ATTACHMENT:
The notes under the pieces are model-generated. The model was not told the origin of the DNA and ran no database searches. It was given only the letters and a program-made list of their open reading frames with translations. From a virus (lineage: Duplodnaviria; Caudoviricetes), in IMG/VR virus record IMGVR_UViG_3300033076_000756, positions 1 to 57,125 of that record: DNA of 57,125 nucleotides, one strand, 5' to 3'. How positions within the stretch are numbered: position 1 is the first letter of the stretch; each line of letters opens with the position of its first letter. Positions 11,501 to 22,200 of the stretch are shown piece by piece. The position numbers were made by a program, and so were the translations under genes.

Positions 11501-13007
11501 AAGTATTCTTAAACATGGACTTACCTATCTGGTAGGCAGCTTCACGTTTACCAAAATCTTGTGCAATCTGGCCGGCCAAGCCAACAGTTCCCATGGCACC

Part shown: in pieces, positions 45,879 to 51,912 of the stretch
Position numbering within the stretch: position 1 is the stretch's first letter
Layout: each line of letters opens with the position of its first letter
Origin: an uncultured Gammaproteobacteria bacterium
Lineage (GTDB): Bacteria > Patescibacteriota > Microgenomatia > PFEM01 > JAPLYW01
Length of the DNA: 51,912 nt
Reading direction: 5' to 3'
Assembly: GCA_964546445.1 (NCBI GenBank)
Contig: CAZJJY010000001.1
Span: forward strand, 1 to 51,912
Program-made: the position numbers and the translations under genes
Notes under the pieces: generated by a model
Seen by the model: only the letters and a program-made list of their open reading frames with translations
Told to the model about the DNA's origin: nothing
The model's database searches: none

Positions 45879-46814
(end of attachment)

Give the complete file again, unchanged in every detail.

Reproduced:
The notes under the pieces are model-generated. The model was not told the origin of the DNA and ran no database searches. It was given only the letters and a program-made list of their open reading frames with translations. From a virus (lineage: Duplodnaviria; Caudoviricetes), in IMG/VR virus record IMGVR_UViG_3300033076_000756, positions 1 to 57,125 of that record: DNA of 57,125 nucleotides, one strand, 5' to 3'. How positions within the stretch are numbered: position 1 is the first letter of the stretch; each line of letters opens with the position of its first letter. Positions 11,501 to 22,200 of the stretch are shown piece by piece. The position numbers were made by a program, and so were the translations under genes.

Positions 11501-13007
11501 AAGTATTCTTAAACATGGACTTACCTATCTGGTAGGCAGCTTCACGTTTACCAAAATCTTGTGCAATCTGGCCGGCCAAGCCAACAGTTCCCATGGCACC

Part shown: in pieces, positions 45,879 to 51,912 of the stretch
Position numbering within the stretch: position 1 is the stretch's first letter
Layout: each line of letters opens with the position of its first letter
Origin: an uncultured Gammaproteobacteria bacterium
Lineage (GTDB): Bacteria > Patescibacteriota > Microgenomatia > PFEM01 > JAPLYW01
Length of the DNA: 51,912 nt
Reading direction: 5' to 3'
Assembly: GCA_964546445.1 (NCBI GenBank)
Contig: CAZJJY010000001.1
Span: forward strand, 1 to 51,912
Program-made: the position numbers and the translations under genes
Notes under the pieces: generated by a model
Seen by the model: only the letters and a program-made list of their open reading frames with translations
Told to the model about the DNA's origin: nothing
The model's database searches: none

Positions 45879-46814